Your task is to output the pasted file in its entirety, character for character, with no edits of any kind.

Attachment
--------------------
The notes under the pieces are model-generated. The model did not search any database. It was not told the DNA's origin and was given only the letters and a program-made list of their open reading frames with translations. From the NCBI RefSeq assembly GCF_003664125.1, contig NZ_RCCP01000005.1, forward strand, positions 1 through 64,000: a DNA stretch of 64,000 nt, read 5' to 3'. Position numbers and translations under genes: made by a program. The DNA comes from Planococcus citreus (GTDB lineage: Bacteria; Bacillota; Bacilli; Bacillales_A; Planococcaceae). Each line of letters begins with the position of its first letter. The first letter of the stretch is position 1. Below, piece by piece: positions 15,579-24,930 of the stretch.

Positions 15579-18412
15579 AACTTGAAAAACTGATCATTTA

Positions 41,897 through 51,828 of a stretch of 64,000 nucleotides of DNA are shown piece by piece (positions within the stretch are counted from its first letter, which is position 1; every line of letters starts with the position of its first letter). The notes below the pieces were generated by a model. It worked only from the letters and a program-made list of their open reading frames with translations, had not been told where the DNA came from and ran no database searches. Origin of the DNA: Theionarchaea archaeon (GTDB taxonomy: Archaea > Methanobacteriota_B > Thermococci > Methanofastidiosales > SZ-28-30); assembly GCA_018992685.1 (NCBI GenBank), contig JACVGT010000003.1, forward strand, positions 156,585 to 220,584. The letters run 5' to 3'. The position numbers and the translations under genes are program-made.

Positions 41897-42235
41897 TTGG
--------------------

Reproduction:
The notes under the pieces are model-generated. The model did not search any database. It was not told the DNA's origin and was given only the letters and a program-made list of their open reading frames with translations. From the NCBI RefSeq assembly GCF_003664125.1, contig NZ_RCCP01000005.1, forward strand, positions 1 through 64,000: a DNA stretch of 64,000 nt, read 5' to 3'. Position numbers and translations under genes: made by a program. The DNA comes from Planococcus citreus (GTDB lineage: Bacteria; Bacillota; Bacilli; Bacillales_A; Planococcaceae). Each line of letters begins with the position of its first letter. The first letter of the stretch is position 1. Below, piece by piece: positions 15,579-24,930 of the stretch.

Positions 15579-18412
15579 AACTTGAAAAACTGATCATTTA

Positions 41,897 through 51,828 of a stretch of 64,000 nucleotides of DNA are shown piece by piece (positions within the stretch are counted from its first letter, which is position 1; every line of letters starts with the position of its first letter). The notes below the pieces were generated by a model. It worked only from the letters and a program-made list of their open reading frames with translations, had not been told where the DNA came from and ran no database searches. Origin of the DNA: Theionarchaea archaeon (GTDB taxonomy: Archaea > Methanobacteriota_B > Thermococci > Methanofastidiosales > SZ-28-30); assembly GCA_018992685.1 (NCBI GenBank), contig JACVGT010000003.1, forward strand, positions 156,585 to 220,584. The letters run 5' to 3'. The position numbers and the translations under genes are program-made.

Positions 41897-42235
41897 TTGG